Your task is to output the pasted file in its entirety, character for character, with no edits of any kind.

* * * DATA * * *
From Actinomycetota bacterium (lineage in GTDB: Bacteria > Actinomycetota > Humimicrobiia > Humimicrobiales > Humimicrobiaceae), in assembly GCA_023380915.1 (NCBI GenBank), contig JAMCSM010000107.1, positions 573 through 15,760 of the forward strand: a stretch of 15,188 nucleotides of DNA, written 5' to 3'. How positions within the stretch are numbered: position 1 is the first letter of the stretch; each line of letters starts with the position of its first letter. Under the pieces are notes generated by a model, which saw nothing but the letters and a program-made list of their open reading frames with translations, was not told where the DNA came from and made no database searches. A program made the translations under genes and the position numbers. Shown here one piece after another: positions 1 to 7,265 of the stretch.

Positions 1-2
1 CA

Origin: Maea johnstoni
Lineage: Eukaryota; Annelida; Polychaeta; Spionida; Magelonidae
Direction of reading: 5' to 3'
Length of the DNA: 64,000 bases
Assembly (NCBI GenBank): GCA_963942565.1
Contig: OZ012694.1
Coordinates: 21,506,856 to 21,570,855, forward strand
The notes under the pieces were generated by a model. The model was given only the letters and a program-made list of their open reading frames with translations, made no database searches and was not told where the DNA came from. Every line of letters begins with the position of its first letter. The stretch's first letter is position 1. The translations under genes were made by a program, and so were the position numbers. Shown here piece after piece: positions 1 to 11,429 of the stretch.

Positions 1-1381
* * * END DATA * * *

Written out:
From Actinomycetota bacterium (lineage in GTDB: Bacteria > Actinomycetota > Humimicrobiia > Humimicrobiales > Humimicrobiaceae), in assembly GCA_023380915.1 (NCBI GenBank), contig JAMCSM010000107.1, positions 573 through 15,760 of the forward strand: a stretch of 15,188 nucleotides of DNA, written 5' to 3'. How positions within the stretch are numbered: position 1 is the first letter of the stretch; each line of letters starts with the position of its first letter. Under the pieces are notes generated by a model, which saw nothing but the letters and a program-made list of their open reading frames with translations, was not told where the DNA came from and made no database searches. A program made the translations under genes and the position numbers. Shown here one piece after another: positions 1 to 7,265 of the stretch.

Positions 1-2
1 CA

Origin: Maea johnstoni
Lineage: Eukaryota; Annelida; Polychaeta; Spionida; Magelonidae
Direction of reading: 5' to 3'
Length of the DNA: 64,000 bases
Assembly (NCBI GenBank): GCA_963942565.1
Contig: OZ012694.1
Coordinates: 21,506,856 to 21,570,855, forward strand
The notes under the pieces were generated by a model. The model was given only the letters and a program-made list of their open reading frames with translations, made no database searches and was not told where the DNA came from. Every line of letters begins with the position of its first letter. The stretch's first letter is position 1. The translations under genes were made by a program, and so were the position numbers. Shown here piece after piece: positions 1 to 11,429 of the stretch.

Positions 1-1381